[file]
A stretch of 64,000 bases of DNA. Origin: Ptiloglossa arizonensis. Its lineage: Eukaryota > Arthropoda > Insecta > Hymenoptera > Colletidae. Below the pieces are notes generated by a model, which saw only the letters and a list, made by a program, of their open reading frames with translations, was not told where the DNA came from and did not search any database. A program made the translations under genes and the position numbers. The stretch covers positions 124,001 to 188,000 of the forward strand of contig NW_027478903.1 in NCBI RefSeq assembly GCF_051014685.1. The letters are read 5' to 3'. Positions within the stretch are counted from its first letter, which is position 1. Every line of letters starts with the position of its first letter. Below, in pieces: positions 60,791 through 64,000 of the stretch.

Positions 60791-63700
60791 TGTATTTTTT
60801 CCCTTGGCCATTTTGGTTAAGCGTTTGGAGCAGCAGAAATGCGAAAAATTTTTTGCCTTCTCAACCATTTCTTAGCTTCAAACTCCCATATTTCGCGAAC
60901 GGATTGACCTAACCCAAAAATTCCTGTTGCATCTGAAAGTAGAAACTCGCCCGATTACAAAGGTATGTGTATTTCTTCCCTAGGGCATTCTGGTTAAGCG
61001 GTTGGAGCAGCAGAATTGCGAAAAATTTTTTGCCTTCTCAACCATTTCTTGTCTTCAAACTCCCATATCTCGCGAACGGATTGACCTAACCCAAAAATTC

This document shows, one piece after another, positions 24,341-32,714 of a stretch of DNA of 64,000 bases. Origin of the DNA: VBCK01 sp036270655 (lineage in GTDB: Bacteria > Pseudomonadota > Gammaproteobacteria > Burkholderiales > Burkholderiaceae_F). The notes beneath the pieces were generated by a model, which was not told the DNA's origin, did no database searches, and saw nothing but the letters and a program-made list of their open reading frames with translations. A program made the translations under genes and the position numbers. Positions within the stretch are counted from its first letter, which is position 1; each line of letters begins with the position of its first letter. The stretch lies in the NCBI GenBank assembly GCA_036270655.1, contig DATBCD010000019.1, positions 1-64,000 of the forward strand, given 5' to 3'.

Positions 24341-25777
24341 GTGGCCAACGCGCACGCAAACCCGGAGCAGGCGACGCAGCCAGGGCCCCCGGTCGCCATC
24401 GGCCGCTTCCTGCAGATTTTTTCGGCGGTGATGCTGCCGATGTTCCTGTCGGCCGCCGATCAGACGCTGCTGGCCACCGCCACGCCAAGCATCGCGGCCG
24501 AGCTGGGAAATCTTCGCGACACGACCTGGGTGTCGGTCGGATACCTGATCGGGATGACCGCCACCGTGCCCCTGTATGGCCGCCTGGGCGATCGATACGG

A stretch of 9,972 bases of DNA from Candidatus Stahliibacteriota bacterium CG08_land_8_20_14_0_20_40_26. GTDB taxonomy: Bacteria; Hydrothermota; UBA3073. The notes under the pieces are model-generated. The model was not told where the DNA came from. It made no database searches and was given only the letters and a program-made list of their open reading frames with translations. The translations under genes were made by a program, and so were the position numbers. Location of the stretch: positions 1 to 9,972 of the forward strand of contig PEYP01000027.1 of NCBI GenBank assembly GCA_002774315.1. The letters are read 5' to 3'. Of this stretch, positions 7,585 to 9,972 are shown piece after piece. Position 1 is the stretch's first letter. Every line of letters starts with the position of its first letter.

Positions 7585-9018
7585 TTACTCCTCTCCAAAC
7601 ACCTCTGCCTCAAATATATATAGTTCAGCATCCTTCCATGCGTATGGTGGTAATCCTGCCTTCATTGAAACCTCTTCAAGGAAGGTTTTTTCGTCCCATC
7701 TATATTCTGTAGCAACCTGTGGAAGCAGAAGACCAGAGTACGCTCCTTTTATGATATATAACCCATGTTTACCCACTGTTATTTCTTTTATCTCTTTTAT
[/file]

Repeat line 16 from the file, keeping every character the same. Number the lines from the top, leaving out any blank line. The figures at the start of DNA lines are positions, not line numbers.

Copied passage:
7701 TATATTCTGTAGCAACCTGTGGAAGCAGAAGACCAGAGTACGCTCCTTTTATGATATATAACCCATGTTTACCCACTGTTATTTCTTTTATCTCTTTTAT